The Banking Supervision System1

The Hong Kong SAR’s banking supervision system is based on on-site bank examinations—which take place with each bank once every 1–2 years—supplemented by off-site annual reviews followed by prudential interviews with banks’ senior managers. The HKMA employs approximately.250 bank examiners, representing around one half of the total staff. The HKMA’s banking supervision department was restructured in 1997, and off-site and on-site supervision activities were separated.

Banks are required to maintain 25 percent of their assets in the form of liquid assets, and must report liquidity ratios to the HKMA on a monthly basis. In addition, banks must report their capital-adequacy ratio on a quarterly basis, as well as other data for prudential analysis at monthly, quarterly, and annual frequencies.

Banks are also subject to prudential limits on lending. Loans to a single borrower may not exceed 25 percent of the capital base. Limits on unsecured liabilities to connected parties, holdings of shares, and real estate holdings exist, and there are guidelines, which banks are asked to comply with on a voluntary basis, on property lending and loan-to-value ratios for mortgage lending.

1For a detailed description of the supervision system and banking regulations, see Chapter IV in Dodsworth and Mihaljek (1997)

E. Recent Developments in the Stock Market

81. The Stock Exchange of Hong Kong (SEHK) is one of the largest stock markets in the world and the second largest in Asia in terms of market capitalization, turnover, number of listed companies, and average company size. The Hang Seng Index (HSI), which represents around 60 percent of market capitalization on the SEHK, surged during the first seven months of 1997, and in early August was close to 25 percent above its end-1996 level. The finance and utilities subindices of the HSI performed most strongly, rising by around 46 percent and 42 percent, respectively, from end 1996 to July 1997. The property subindex, by contrast, rose by 37 percent during the last five months of 1996, reflecting the similar gains in property prices, but then remained at broadly the same level through the first seven months of 1997 (Chart 7 and Table 6).

Chart 7
Chart 7


Citation: IMF Staff Country Reports 1998, 041; 10.5089/9781451816815.002.A001

Sources: Hong Kong Monthly Digest of Statistics; WEFA/INTLINE; and Morgan Stanley Capital International.
Table 6.

Hong Kong SAR: Equity Price Developments, 1992–97

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Sources: Census and Statistics Department, Hong Kong Monthly Digest of Statistics; and the Asian Wall Street Journal.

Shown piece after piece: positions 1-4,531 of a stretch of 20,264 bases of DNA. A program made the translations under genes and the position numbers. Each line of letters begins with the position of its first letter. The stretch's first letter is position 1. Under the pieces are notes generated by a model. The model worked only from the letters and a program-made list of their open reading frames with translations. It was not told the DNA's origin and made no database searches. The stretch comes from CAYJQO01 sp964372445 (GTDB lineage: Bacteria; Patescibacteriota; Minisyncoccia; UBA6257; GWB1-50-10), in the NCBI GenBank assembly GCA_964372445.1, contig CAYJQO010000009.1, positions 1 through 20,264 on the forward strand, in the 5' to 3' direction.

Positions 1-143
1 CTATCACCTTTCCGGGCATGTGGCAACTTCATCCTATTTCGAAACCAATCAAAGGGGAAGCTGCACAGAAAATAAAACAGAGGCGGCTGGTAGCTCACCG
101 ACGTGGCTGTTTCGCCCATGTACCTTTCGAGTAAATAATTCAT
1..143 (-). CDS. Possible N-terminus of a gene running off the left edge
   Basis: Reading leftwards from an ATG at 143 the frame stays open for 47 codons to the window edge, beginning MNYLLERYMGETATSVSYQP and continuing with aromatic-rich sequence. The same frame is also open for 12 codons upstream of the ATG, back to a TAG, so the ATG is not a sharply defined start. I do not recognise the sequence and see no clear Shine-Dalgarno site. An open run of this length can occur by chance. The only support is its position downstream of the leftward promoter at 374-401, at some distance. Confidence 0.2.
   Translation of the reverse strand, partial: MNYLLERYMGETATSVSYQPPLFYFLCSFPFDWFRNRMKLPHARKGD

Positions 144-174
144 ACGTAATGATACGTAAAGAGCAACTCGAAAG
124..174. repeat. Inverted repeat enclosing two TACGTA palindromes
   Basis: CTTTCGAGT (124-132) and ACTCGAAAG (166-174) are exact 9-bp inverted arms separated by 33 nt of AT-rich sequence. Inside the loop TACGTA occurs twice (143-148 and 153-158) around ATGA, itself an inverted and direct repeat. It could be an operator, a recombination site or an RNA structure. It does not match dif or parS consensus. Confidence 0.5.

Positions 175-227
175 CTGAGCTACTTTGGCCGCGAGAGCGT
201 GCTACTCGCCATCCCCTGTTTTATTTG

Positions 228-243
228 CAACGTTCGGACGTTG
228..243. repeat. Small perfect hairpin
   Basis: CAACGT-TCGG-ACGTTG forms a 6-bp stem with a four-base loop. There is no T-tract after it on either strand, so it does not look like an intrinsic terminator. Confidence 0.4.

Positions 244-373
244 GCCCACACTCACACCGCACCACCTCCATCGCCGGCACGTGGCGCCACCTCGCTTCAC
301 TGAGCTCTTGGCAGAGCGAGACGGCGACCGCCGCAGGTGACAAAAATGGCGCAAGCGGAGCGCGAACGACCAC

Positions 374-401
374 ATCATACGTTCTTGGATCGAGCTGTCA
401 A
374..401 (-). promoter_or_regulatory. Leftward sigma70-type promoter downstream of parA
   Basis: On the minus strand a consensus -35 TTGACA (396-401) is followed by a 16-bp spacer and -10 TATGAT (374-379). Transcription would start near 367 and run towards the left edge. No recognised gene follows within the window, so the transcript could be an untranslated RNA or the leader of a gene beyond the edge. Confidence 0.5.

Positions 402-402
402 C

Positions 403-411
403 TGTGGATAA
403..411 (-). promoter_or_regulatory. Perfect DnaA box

Sector indices as of end-September 1997.

82. Prices of mainland China-related stocks, which are regarded by investors as more speculative than stocks in the HSI, also rose sharply during the first half of 1997. The “red chips” index, which consists of stocks of firms that are controlled by mainland China entities or in which mainland entities have at least a 35 percent shareholding interest, surged by 160 percent between end-1996 and August 1997. The China Enterprises Index of mainland enterprises listed on the SEHK (also known as “H” shares) rose by 50 percent over the same period.

83. The regional market turbulence since August led to a sharp increase in volatility and a reversal of stock price gains during the previous seven months. By end-1997, the HSI appeared to have stabilized at the level prevailing during the first three quarters of 1996, nearly 40 percent off its peak in early August and 15 percent lower than at the start of the year. Red chips and H shares declined most sharply (each by 50 percent between end-August and end-December). Within the HSI, the property subindex declined by 40 percent over the same period, while the commerce and industry and finance subindices fell by 30 percent and 20 percent, respectively.


A. Determinants of the Long-Run Real Exchange Rate

84. The exchange rate link to the U.S. dollar, together with the persistence of higher consumer price inflation than in trading partner countries, has led to a steady appreciation of the Hong Kong dollar in real effective terms over the past fifteen years. While the cumulative appreciation has been sizable—around 45 percent as measured by the Fund’s CPI-based real effective exchange rate (REER) index—this appears to have reflected an equilibrating phenomenon consistent with rapid productivity growth, and not an erosion in the SAR’s external competitiveness.

85. The presence of the Balassa-Samuelson phenomenon—in which rapid productivity in the tradable sector causes wages and prices to be bid up in the nontradable sector—in the SAR may be gauged by examining different indices of the REER. These indices yield sharply different conclusions about the extent, and even the direction, of trend real exchange rate changes over the past 15 years. For example, an REER index constructed using export unit values in the SAR and its trading partners has been broadly stable since 1987, implying that the real appreciation was confined to the nontradable sector (Figure 20). By contrast, a REER index based on unit labor costs in the SAR’s and trading partners’ manufacturing sectors depreciated steadily during 1982–97, suggesting that productivity growth in the SAR’s manufacturing (tradable) sector more than offset the nominal appreciation.38

Figure 20.
Figure 20.



Citation: IMF Staff Country Reports 1998, 041; 10.5089/9781451816815.002.A001